As a musician, artist, contemplative, theologian, and cultural explorer, I find a strange joy in grappling with the larger questions about life and existence. To me, this is the heart and soul of communications — exploring the dynamics of what it means to be human, how we connect and relate with one another, how we cultivate love and growth, and how we perceive ourselves in relation to the wider universe or the Divine. My reflections here are an attempt to capture moments of life — through a canvas of words, songs, images, and reflections — that I hope bring a deeper meaning into focus.
It was during the summer of 2003 when I found myself one evening in an upstairs bedroom of a home in Alameda, California, staring into my computer screen, searching my mind for an email address. I was in my late 20s at the time. And, were it not for the generosity of the couple whose home I was taking up space in, I probably would have been basically homeless.
I recently discovered that Rachel Carson began her life’s work as, not as a scientist, but as a writer and poet. And this made me love her even more. Like me, she had been so captivated by the sea and the bird songs and every magical object of nature in between that she couldn’t imagine putting words to what she bore witness to without using lush, vivid language, full of color.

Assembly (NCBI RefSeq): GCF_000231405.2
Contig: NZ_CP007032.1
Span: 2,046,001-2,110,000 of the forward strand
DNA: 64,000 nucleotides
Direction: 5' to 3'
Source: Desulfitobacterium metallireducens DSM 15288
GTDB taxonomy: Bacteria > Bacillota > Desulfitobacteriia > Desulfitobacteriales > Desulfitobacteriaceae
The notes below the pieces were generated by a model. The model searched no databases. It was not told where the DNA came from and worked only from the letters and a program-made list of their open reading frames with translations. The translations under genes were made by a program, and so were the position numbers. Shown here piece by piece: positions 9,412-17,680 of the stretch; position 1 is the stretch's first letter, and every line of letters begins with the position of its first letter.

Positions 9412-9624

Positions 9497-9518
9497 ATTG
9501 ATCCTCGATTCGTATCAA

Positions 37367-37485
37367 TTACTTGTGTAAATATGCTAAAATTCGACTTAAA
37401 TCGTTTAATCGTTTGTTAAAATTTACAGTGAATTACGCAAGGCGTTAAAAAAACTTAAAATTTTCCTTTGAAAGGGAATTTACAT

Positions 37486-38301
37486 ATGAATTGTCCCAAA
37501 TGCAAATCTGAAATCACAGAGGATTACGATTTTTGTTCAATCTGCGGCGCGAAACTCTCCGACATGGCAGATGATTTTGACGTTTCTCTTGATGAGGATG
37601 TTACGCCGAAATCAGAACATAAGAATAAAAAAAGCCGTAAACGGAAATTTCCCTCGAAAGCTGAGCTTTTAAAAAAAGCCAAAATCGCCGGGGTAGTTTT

Earlier this week on one of those sunny afternoons, I found myself craving a walk outdoors in this very cemetery as I tried to make sense of a world gone sideways. Amid the news of death and sickness all around me, the economic plunges, canceled meetings and events, schools closures, emptier-than-usual stores and cafes, and people keeping plenty of “social distance” from one another in an effort to stem the spread of COVID19, I took a silent walk among the dead.
As the season of winter came into full view this month, I found myself quietly hunkered down in our new home, taking refuge from the cold, rainy days that had fallen upon us here in northern California. My normally outdoor-loving spirit that craves sunshine and fresh air was strangely content to snuggle up indoors with the lights turned down low and the constant burn of a balsam fir-scented candle beside me while I worked. Soft piano jazz streamed from speaker system for days on end. I had the heater running far more often than I want to admit. The lure of hibernation never felt so good.